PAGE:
Central Bank’s Policy Adds to Uncertainty

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Candice writes for several publications, including The Christian Post, Red State, The Black Sphere and Patriot Update. She is the Science & Tech Editor at the Minority Report Blog and the founder and Editor-in-Chief at Front Lines. She's also the founder of Candice Lanier's Tech News and works as a computer consultant. Additionally, Candice is an antiques dealer.

Dallas Federal Reserve Bank President Richard Fisher, one of three members of the FOMC who dissented from the committee’s decision last week to keep short-term interest rates exceptionally low through mid-2013, says he voted “no” because he worries the policy will add to business uncertainty and limit job creation at a time companies already face high uncertainty from the fiscal problems in Washington.

See the text of the speech at the bottom of this story.

In a speech in Midland, Texas, today, Fisher says that uncertainty will only be made worse if businesses come to “suspect…the central bank is laying the groundwork” for future inflation.

“It will be devilishly difficult for businesses to commit to adding significantly to their head count or to meaningful capital expansion in the United States until clarity is achieved on the particulars of how Congress will bend the curve of deficit and debt expansion…are revealed,” he said. “No amount of monetary accommodation can substitute for that needed clarity. In fact, it can only make it worse if business comes to suspect that the central bank is laying the groundwork for eventually inflating our way out of our fiscal predicament rather than staying above the political fray—thus creating another tranche of uncertainty.”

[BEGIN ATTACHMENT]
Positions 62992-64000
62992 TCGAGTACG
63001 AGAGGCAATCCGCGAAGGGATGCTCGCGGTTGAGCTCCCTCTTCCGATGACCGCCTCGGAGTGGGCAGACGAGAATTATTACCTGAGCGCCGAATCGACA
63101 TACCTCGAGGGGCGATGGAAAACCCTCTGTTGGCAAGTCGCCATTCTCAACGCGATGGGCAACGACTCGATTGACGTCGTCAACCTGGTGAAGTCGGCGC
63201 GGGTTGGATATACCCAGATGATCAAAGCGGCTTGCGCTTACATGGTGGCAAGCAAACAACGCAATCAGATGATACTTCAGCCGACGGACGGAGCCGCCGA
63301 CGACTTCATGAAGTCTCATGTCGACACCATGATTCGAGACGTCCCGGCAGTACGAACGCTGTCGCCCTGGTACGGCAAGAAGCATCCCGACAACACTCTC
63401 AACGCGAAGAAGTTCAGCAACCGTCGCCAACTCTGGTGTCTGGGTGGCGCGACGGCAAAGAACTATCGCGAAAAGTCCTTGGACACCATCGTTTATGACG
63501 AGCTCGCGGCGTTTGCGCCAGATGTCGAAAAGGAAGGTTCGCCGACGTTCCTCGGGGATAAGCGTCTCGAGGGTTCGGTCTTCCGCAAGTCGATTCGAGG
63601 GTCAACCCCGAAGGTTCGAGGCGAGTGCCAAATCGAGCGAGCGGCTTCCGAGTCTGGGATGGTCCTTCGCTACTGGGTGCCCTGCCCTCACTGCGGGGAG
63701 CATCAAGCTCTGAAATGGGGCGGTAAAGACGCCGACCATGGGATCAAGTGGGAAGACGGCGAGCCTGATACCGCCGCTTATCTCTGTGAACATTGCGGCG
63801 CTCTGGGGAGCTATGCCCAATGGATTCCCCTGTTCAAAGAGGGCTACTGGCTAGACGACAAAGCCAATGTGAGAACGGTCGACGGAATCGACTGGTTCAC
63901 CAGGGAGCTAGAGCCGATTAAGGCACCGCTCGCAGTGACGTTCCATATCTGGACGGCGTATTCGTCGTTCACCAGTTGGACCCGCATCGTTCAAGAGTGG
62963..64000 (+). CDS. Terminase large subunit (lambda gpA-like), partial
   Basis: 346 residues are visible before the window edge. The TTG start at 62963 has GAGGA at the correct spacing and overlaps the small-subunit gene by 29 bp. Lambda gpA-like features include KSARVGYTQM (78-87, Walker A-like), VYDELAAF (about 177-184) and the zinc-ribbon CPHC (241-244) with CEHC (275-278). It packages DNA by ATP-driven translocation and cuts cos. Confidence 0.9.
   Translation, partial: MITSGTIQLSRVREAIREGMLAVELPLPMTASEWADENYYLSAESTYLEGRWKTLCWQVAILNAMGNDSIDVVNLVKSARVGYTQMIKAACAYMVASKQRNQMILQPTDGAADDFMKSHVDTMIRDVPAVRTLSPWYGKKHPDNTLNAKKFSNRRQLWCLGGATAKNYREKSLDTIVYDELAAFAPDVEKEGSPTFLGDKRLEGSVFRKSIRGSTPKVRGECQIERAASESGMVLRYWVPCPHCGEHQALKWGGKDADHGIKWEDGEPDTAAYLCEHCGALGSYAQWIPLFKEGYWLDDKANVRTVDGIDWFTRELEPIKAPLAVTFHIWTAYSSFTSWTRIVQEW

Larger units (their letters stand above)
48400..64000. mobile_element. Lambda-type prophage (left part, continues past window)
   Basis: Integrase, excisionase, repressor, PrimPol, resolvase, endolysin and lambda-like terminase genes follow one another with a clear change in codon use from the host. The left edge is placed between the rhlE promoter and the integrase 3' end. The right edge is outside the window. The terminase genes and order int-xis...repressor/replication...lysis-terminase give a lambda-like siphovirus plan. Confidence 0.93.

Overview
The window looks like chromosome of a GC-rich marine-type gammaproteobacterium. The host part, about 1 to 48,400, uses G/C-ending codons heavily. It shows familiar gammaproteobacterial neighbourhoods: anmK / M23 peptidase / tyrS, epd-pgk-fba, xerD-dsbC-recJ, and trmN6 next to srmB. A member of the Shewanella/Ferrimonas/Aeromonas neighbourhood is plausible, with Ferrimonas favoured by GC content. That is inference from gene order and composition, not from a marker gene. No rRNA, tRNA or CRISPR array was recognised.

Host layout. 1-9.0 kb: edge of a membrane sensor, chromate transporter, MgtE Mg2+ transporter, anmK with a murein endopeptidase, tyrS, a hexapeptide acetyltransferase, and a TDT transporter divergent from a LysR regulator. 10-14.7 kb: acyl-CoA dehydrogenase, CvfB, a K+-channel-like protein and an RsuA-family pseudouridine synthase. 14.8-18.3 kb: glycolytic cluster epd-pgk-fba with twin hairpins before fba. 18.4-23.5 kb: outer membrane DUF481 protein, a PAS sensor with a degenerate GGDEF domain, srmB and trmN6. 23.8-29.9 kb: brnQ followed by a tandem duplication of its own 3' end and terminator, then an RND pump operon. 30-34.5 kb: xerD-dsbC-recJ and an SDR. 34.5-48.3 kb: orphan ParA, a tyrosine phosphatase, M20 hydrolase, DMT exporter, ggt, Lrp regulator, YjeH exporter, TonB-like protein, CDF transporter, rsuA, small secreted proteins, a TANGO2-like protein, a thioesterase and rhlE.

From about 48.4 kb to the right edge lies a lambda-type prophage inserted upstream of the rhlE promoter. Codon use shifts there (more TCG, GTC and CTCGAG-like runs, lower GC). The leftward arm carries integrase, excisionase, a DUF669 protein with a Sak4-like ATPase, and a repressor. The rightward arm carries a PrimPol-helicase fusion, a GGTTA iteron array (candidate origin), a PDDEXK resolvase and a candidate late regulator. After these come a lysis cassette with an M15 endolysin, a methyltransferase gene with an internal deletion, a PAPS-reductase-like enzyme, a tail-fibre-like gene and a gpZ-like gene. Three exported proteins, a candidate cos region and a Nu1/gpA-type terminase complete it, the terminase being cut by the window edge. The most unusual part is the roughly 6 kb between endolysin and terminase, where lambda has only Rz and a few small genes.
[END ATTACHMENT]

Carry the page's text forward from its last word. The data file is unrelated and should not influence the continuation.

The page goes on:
Fisher, a well-known inflation “hawk” at the Fed, says he did not raise concerns about higher inflation “in the foreseeable future” at the August FOMC meeting — “My concern is not with immediate inflationary pressures.”

Rather, Fisher says, the FOMC should have stood pat on its “extended period” language.

“There is abundant liquidity available to finance economic expansion and job creation in America. The banking system is awash with liquidity,” he says. “I do not believe it wise to commit to more than that, or to signal further accommodation, when the cheap and abundant liquidity we have made available is presently lying fallow, and when the velocity of money remains so subdued as to be practically comatose. My concern is with the transmission mechanism for activating the use of the liquidity we have created, which remains on the sidelines of the economy.”          More

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